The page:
Good afternoon. We continue our analysis of the Sober DUI and drug case that is now published and affirmed precedent in Kentucky. This is part 3.
A lawyer has a duty to represent his client to the best of his ability, vigorously. He also has a duty to keep his client informed.
Chris McNeill violated both of those duties on a regular basis
In this chapter we present two egregious examples.
Photographs of the back seat of a police cruiser
On January 16, 2008, which was one week before trial, Deputy Eddie McGuire obtained the drug exhibit from the evidence unit at the McCracken County Sheriff’s Office. He took it to a prearranged meeting with prosecutor Jim Harris and defense counsel, Chris McNeill, in the department parking lot.
The purpose of the meeting was to conduct an experiment to determine (1) if Rachel Leatherman’s request for assistance in retrieving her watch from behind the seat was consistent with the configuration of the back seat and the location of the safety belt hole through which the safety belt attached to the body of the vehicle beneath the back seat, and (2) to determine if the deputy’s claim that he saw her watch and the suspected controlled substance together in plain view in the opening to the seat belt hole was credible.
They removed the back seat from the cruiser and took 53 photographs. They certainly did not need to remove the back seat to photograph the suspected drug in plain view in the seat belt hole.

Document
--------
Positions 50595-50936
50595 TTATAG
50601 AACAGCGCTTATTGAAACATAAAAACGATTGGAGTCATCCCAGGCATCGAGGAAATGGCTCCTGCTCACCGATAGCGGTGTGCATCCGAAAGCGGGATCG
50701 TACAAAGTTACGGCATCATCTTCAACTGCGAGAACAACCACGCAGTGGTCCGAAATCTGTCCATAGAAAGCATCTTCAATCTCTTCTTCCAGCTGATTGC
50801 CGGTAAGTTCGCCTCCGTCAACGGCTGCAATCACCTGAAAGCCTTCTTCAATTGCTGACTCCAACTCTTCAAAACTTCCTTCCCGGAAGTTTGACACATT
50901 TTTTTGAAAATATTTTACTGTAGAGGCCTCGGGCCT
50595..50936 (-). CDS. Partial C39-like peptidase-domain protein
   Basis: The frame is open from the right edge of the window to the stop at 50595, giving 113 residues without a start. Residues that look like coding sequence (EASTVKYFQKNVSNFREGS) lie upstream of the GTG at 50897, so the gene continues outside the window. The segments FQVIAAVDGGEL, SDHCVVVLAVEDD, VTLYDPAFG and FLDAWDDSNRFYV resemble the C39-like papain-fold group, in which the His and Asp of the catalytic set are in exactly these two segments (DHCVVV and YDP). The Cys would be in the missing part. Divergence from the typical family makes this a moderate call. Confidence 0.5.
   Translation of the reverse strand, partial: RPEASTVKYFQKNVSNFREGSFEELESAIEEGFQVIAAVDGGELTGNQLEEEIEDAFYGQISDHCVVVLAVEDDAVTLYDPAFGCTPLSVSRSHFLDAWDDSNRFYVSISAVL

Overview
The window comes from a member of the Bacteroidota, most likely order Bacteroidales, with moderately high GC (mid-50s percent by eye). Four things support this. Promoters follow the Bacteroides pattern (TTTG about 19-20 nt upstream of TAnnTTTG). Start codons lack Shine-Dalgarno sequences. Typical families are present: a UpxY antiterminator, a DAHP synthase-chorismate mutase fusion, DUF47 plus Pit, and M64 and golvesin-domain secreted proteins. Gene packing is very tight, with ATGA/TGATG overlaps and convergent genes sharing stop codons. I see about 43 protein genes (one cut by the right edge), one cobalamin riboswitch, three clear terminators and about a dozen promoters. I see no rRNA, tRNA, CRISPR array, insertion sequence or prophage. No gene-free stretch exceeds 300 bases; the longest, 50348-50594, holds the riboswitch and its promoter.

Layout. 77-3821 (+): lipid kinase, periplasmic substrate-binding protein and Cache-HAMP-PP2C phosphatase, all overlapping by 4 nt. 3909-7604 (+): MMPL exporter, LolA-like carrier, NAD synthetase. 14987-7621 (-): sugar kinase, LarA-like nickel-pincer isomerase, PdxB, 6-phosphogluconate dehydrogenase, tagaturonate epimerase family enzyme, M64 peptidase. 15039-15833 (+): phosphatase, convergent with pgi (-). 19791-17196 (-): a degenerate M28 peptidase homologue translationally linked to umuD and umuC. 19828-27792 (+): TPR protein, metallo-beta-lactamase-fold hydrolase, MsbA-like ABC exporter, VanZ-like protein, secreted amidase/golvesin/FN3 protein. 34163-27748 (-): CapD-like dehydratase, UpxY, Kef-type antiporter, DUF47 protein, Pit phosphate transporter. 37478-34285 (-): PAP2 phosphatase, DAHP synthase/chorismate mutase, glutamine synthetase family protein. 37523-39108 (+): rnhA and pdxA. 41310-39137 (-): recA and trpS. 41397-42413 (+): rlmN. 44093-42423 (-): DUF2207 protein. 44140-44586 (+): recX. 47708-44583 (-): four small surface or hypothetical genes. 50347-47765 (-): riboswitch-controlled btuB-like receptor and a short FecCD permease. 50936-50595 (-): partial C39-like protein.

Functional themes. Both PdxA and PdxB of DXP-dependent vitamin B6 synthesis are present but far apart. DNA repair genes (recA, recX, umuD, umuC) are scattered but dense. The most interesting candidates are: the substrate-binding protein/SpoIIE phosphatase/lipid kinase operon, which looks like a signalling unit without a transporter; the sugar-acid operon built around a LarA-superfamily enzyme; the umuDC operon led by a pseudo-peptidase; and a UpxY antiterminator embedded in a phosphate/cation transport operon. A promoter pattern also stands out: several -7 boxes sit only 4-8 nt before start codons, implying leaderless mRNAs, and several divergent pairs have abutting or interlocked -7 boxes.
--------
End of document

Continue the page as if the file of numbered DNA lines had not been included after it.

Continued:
The photographs support Rachel Leatherman’s claim and for that reason they were material exculpatory evidence.
Any competent criminal defense lawyer would have introduced the photographs into evidence in support of her claim because that is required by the rules of professional conduct in order to represent the client to the best of your ability, vigorously.
Not only did he fail to do that, he also failed to inform her about the photographs or the experiment in the parking lot thereby violating his duty to keep her informed about her case.
Chris McNeill is an incompetent lawyer.
Crane-Station here. As Fred explains, McNeill never informed me of anything about my case, let alone this. In the next post, we will explain why it was important, that they changed their story at trial, to reflect that a drug was in plain view and on top of the seat, at trial, but in hearings prior to trial, it was underneath the seat and out of view. Obviously no one would direct an officer’s attention to underneath the seat, and to ask the officer to get a watch, if there were drugs, next to the watch. We will refer to this photo set, in future posts. And stay tuned, Chris McNeill gets even worse. Far worse, in fact.
First page, a to-do list from the case file, bates page stamped 1114, dated 1/15/2008, one day before:
In the middle of the list is the word “car” and at the end is the deputy Eddie McGuire’s phone number, redacted.
Taking the seat completely out of the car and snapping multiple dozens of photos is not something one would bother to do, to prove that something seized was in plain view. On the night of my arrest, I directed the officer to look under the seat and get my watch, and that is what he did.
And all of the people at the drug and camera meeting on January 16, 2008 knew it, or else, McNeill would not have hidden fifty-three exculpatory photographs from me.